D2 represents the amount the anti-tip wheel must rotate to contact the ground, shown in dotted outline as 64'. It will be appreciated that the actual ground level does not change, but for ease of illustration, this Figure separates out the distances by seat subsidence and rotation of the anti-tip means downwardly.
As can be seen in the drawings, the anti-tipping device 52 is a forward extension of the pivoting carriage portion 16. The movement of the end of the anti-tipping device 60 during sudden stopping, and in particular the anti-tipping wheel 62 can now be understood. The rotation of the drive wheel 50 is defined by a first radius, shown as R1 about the pivot point 44. Rotation of the anti-tipping wheel 62 is defined by a second radius R2 from the pivot point 44. It will be appreciated that if the anti-tip wheel is located directly under the pivot point 44, rotation will move the anti-tip wheel 62 tangentially backwardly, but not downwardly. It is preferred to orient the _g_ anti-tip wheel 62 significantly forwardly of the pivot point 44, so that rotation about the pivot point 44 includes a significant downward component to the movement. A restraint on the forward location of the anti-tip wheel is overall wheelchair length which is preferred to be as short as possible. Good results are achieved when the anti-tip wheel 62 is centred between 8 to 14 inches ahead of the pivot point 44 and most preferably about 10 to 12 inches. On a sudden stop, this forward positioning results in the pivoting downwardly of the anti-tipping device 60. This downwardly pivoting, quickly moves the anti-tipping device into contact with the ground before any rocking is detected by the rider of the wheelchair. In other words, the rear castor wheel does not leave the ground during this deceleration and there is no rocking. Most preferably therefore, the present invention provides a combination of spring biasing, and pivot arm rotation to cause the anti-tip wheel to contact the ground prior to the rear castor wheel leaving the ground.
It will be appreciated that to achieve this result requires careful tuning of the spring 54, with the radius R1 and R2. For example, if R2 is twice R1 in length, then it will displace, along a circular arc, an amount twice the length of the displacement of axis 51 along R1. The amount of displacement is a function of the weight or force imposed during deceleration, together with the spring constant K of the spring 54.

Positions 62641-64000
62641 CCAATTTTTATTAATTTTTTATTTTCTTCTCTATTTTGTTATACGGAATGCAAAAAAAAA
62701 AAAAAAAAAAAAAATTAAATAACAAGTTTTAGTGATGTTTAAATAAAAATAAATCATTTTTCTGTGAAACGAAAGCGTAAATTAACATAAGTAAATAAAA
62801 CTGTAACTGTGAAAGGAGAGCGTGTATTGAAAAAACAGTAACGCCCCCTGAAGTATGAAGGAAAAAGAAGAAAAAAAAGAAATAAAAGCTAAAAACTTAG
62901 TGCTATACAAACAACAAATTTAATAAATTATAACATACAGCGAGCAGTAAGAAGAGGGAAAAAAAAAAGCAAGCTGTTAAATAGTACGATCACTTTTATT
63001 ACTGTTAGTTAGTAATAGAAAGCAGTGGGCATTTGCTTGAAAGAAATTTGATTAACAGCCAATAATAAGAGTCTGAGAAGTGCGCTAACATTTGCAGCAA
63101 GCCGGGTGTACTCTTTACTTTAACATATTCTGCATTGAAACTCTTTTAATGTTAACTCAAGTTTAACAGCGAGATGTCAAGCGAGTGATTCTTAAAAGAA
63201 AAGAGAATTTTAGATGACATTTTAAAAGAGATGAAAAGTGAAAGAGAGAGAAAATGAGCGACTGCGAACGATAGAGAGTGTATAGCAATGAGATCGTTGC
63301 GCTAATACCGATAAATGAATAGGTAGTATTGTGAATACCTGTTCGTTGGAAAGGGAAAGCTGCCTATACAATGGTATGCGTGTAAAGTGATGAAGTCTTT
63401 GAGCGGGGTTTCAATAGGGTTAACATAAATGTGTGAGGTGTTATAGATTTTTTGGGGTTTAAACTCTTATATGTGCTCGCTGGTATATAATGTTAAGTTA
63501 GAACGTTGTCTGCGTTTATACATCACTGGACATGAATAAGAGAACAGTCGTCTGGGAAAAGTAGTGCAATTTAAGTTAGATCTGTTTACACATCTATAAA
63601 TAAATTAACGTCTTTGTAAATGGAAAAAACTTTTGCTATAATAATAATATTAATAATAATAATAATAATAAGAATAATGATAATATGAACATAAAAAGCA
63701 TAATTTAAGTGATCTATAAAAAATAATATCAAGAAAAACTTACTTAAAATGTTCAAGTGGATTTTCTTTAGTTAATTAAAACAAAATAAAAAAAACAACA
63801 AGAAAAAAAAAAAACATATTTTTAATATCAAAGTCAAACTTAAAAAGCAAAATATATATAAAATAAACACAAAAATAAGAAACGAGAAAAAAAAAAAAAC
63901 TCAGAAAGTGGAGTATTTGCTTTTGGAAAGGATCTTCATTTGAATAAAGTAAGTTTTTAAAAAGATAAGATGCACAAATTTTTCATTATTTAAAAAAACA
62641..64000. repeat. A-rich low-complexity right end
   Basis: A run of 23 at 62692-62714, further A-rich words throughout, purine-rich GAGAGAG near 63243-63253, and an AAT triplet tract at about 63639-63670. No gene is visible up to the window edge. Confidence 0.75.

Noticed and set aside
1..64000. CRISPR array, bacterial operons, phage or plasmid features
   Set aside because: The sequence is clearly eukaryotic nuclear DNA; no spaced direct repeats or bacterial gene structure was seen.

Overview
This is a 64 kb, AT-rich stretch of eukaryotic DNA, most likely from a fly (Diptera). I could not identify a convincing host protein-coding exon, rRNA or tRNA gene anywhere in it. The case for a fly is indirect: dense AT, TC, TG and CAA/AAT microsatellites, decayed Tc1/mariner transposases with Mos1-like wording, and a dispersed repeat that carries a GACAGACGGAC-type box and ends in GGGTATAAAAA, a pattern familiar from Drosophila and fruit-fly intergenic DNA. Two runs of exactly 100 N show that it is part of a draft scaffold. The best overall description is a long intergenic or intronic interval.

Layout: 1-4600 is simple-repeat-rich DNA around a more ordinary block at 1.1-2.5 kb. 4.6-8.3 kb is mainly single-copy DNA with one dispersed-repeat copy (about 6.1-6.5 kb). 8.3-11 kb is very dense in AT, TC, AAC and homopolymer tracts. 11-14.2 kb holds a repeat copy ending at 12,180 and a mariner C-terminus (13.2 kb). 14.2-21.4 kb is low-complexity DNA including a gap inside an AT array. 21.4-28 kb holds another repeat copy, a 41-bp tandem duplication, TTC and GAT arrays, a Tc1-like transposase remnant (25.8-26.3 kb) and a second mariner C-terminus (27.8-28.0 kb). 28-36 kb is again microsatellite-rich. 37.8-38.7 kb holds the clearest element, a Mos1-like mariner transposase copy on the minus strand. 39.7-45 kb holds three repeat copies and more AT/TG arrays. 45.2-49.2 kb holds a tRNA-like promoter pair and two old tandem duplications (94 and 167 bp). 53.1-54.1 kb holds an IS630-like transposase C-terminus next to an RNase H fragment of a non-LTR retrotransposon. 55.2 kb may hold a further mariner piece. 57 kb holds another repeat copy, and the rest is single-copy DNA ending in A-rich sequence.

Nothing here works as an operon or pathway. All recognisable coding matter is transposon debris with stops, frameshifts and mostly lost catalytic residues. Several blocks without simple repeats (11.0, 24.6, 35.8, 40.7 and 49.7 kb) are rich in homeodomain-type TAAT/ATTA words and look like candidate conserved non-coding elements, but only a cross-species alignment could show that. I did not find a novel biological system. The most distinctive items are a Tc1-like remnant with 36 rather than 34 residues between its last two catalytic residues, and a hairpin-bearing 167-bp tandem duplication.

Essentially what is desired therefore is for the anti-tip wheel 62 to contact the ground prior to any tipping which would lift rear castor wheel 43 off of the ground. Of course, once braking is completed, the forces will be spent and the anti-tip wheel will rise up off the ground to the normal running position.
Returning to Figure 2, it will be noted that there is an additional pivot point 80, and a further suspension spring 82, extending between the anti-tipping arm 60 and the pivoting carriage 16. This is one way of providing a means to permit the anti-tip wheel to rise up over obstacles without lifting the driving wheels off the ground. Also, similar to biasing element 54, a threaded rod 83 is provided with suspension spring 82, which is threaded through motor arm 46 which rotates about pivot point 44.
Rotating a nut 85 on the threaded rod 83 has the effect of compressing or loosening spring 82, which in turn has the effect of raising and lowering anti-tip wheel 62, thereby changing the distance D. Individual passengers may have individual preferences for an acceptable D required to limit rocking as described above. Depending upon the weight of the occupant, the distance D will be higher (less weight) or lower (more weight). This adjustment permits the height D to be preset for the end user when the end user is in the wheelchair.
Figure 4 shows a further aspect of the present invention relating to the anti-tip structure 52. In this Figure the wheel 62 is shown with an axle 100, which is housed in a slot 102. The slot includes a notch at 104, and is formed in plate either attached to or made integral with arm 60.
Figure 4 also shows a strike line 110 and a spring 112 which can be now be explained.
Even with the pivot arm 60, there can be difFicultly in getting the anti-tip wheels above obstacles. By attaching the arm 60 to the motor mount 45, the present invention teaches a greater normal D than is presented in the prior art. However, overcoming higher obstacles, without losing secure riding and stopping (i.e. traction) remains an issue.